CityWide Service Solutions Pty Ltd and its subsidiaries and the Queen Victoria Market Pty Ltd are wholly-owned subsidiaries of the Council incorporated in Australia and are included in the consolidated Financial Report.

The Sustainable Melbourne Fund Trust is wholly controlled trust of the Council and is included in the consolidated Financial Report.
Council has deregistered its interest in Melbourne Wholesale Fish Market Pty Ltd in February 2013.
MAP’s Group Pty Ltd (Trading as Procurement Australia) is not consolidated as Council does not have a controlling interest.
(c) Business combinations

Acquisitions of businesses are accounted for using the acquisition method. The consideration transferred in a business combination is measured at fair value which is calculated as the sum of the acquisition-date fair values of assets transferred to the Consolidated Entity, liabilities incurred by the Consolidated Entity to the former owners and the equity instruments issued by the Consolidated Entity in exchange for control of the acquiree.

Acquisition-related costs are recognised in profit or loss as incurred.

At the acquisition date, the identifiable assets acquired and the liabilities assumed are recognised at their fair value at the acquisition date, except that:


  • deferred tax assets or liabilities and liabilities or assets related to employee benefit arrangements are recognised and measured in accordance with AASB 112 ‘Income Taxes’ and AASB 119 ‘Employee Benefits’ respectively

  • assets (or disposal groups) that are classified as held for sale in accordance with AASB 5 ‘Noncurrent Assets Held for Sale and Discontinued Operations’ are measured in accordance with that Standard.

Goodwill is measured as the excess of the sum of the consideration transferred, the amount of any non-controlling interests in the acquiree, and the fair value of the acquirer's previously held equity interest in the acquiree (if any) over the net of the acquisition-date amounts of the identifiable assets acquired and the liabilities assumed.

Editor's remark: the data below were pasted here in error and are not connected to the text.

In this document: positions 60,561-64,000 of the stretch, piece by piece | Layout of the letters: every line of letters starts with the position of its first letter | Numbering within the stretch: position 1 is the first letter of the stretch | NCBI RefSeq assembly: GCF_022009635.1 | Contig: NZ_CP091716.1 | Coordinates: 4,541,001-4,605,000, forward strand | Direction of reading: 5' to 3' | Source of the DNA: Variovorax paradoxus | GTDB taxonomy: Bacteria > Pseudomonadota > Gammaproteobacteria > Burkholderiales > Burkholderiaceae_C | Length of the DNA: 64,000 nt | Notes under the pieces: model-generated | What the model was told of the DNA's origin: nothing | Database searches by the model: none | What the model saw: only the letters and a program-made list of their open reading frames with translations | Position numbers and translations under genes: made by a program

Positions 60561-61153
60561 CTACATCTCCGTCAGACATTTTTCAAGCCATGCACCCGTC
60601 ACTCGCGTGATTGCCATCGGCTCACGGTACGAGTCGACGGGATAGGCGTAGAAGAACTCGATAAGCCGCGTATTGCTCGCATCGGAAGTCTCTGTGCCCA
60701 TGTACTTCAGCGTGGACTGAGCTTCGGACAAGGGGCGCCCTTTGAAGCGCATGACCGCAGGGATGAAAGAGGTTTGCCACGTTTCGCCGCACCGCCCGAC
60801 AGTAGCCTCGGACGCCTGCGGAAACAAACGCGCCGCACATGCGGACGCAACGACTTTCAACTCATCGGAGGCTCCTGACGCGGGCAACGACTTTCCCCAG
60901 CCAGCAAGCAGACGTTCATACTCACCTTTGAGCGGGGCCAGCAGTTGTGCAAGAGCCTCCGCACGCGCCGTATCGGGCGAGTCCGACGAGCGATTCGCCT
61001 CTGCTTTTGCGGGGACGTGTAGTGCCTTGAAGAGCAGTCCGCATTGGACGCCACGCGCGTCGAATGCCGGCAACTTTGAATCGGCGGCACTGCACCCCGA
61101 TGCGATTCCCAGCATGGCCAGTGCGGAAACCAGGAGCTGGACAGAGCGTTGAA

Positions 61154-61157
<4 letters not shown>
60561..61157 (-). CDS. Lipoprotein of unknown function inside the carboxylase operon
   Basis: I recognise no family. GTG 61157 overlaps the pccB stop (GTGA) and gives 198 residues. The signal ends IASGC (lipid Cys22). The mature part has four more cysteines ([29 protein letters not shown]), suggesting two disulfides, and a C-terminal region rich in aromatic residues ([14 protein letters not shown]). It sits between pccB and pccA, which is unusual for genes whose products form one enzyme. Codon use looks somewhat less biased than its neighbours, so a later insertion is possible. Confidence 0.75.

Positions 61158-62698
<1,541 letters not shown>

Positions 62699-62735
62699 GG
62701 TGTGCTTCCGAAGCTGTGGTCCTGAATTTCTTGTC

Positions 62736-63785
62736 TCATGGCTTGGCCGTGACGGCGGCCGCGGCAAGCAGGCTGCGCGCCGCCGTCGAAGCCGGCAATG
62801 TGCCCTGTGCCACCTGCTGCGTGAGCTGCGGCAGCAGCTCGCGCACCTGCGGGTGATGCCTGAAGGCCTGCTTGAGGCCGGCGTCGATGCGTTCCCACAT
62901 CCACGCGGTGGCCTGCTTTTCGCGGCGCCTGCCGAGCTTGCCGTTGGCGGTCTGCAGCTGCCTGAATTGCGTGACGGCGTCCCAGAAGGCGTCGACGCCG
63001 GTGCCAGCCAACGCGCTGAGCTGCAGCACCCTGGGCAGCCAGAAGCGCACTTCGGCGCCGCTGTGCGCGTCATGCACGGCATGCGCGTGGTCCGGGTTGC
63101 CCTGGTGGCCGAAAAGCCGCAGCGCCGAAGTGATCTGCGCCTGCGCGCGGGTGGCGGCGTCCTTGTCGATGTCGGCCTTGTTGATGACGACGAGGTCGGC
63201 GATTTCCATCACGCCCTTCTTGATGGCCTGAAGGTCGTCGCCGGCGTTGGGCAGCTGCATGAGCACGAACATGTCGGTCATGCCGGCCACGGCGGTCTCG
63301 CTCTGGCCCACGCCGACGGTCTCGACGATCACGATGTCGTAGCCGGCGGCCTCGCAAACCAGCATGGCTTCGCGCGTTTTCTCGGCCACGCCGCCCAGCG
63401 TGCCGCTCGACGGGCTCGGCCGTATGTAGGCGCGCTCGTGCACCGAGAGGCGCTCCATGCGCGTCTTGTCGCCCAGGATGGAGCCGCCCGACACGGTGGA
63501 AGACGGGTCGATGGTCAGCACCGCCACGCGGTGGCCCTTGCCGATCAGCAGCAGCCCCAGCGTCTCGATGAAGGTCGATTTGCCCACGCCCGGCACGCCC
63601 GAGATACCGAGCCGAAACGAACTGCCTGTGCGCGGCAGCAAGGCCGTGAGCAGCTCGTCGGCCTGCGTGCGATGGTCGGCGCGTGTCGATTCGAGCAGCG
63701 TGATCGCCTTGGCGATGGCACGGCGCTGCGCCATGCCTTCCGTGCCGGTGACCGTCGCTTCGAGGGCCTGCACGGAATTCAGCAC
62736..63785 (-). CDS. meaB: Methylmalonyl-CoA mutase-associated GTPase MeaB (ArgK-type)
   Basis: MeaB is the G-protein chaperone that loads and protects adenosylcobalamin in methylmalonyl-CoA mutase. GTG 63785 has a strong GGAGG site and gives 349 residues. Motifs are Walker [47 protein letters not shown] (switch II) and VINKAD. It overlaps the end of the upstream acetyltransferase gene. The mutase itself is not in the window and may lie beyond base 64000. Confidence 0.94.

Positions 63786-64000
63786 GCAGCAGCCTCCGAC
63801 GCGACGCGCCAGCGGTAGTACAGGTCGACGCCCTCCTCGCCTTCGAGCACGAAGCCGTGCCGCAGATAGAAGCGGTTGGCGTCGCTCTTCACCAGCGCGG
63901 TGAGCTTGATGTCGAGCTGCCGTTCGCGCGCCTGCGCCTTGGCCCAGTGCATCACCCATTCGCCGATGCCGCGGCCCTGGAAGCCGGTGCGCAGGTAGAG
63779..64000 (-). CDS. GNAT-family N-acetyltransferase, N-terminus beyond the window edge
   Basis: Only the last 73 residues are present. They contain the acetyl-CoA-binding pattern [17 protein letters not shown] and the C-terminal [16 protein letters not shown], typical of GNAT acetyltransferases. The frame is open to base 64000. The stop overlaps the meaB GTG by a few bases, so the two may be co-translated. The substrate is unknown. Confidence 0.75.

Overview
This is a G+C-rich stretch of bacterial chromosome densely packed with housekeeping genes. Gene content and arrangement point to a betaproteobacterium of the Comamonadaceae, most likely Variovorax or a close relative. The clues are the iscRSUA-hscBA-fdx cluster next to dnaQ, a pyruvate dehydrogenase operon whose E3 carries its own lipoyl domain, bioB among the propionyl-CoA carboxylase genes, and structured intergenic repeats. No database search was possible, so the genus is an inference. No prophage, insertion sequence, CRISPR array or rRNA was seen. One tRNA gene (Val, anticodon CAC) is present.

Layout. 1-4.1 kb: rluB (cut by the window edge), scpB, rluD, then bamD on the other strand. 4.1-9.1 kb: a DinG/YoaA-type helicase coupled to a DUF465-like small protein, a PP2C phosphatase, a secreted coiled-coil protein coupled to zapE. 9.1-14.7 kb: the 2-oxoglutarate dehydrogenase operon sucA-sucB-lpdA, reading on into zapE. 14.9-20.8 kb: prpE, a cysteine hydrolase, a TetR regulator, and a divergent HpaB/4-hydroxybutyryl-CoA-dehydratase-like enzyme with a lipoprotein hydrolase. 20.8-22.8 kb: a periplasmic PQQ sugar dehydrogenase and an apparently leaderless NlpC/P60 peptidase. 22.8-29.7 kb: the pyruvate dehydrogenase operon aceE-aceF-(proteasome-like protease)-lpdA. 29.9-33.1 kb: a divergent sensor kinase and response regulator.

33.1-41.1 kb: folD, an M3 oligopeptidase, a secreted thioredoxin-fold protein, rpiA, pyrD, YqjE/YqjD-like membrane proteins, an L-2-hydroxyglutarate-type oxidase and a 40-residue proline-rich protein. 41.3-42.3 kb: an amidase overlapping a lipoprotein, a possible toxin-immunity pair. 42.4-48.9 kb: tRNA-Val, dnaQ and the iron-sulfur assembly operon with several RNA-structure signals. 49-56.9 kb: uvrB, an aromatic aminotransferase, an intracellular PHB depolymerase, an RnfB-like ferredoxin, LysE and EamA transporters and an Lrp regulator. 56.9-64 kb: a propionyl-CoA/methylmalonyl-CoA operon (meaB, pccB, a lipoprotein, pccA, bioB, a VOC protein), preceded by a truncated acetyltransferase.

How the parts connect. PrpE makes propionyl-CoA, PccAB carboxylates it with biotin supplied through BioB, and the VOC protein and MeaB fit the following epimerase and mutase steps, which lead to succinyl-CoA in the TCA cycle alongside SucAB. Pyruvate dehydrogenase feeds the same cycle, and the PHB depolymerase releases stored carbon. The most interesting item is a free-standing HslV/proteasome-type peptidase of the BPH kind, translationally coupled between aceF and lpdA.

Where the consideration transferred by the Consolidated Entity in a business combination includes assets or liabilities resulting from a contingent consideration arrangement, the contingent consideration is measured at its acquisition-date fair value. Changes in the fair value of the contingent consideration that qualify as measurement period adjustments are adjusted retrospectively, with corresponding adjustments against goodwill. Measurement period adjustments are adjustments that arise from additional information obtained during the ‘measurement period’ (which cannot exceed one year from the acquisition date) about facts and circumstances that existed at the acquisition date.

The subsequent accounting for changes in the fair value of contingent consideration that do not qualify as measurement period adjustments depends on how the contingent consideration is classified. Contingent consideration that is classified as equity is not remeasured at subsequent reporting dates and its subsequent settlement is accounted for within equity. Contingent consideration that is classified as an asset or liability is remeasured at subsequent reporting dates in accordance with AASB 139 “Financial Instruments: Recognition and Measurement”, or AASB 137 ‘Provisions, Contingent Liabilities and Contingent Assets’, as appropriate, with the corresponding gain or loss being recognised in profit or loss.


(d) Taxation

The Council is exempt from the payment of income tax and capital gains tax. Payments for Fringe Benefits Tax and Goods and Services Tax (GST) are made in accordance with the relevant legislation. Payments for payroll tax are only made by the trading entities controlled by the Council.

The wholly-owned subsidiaries are subject to the Council’s tax equivalent policy. Where the subsidiary is exempt from certain taxes it pays an equivalent of the tax to Council.

Revenues, expenses and assets are recognised net of the amount of GST, except where the amount of GST incurred is not recoverable from the Australian Taxation Office. In these circumstances the GST is recognised as part of the cost of acquisition of the asset or as part of an item of the expense.

Cash flows are presented in the cash flow statement on a gross basis, except for the GST component of investing and financing activities, which are shown in the operating activities.

(e) Fees, fines, charges, rates, grants, and other contributions

Fees and charges are recognised as revenue when services are provided or the cash is received, whichever occurs first. Fines are recognised as revenue when the penalty is imposed.

Rates, grants, and other contributions are recognised as revenues when the Council obtains control over the related assets. Control over assets acquired from rates is obtained at the commencement of the rating period or, where earlier, upon receipt of the rates. Control over granted assets is normally obtained upon their receipt or upon prior written notification that a grant is secured.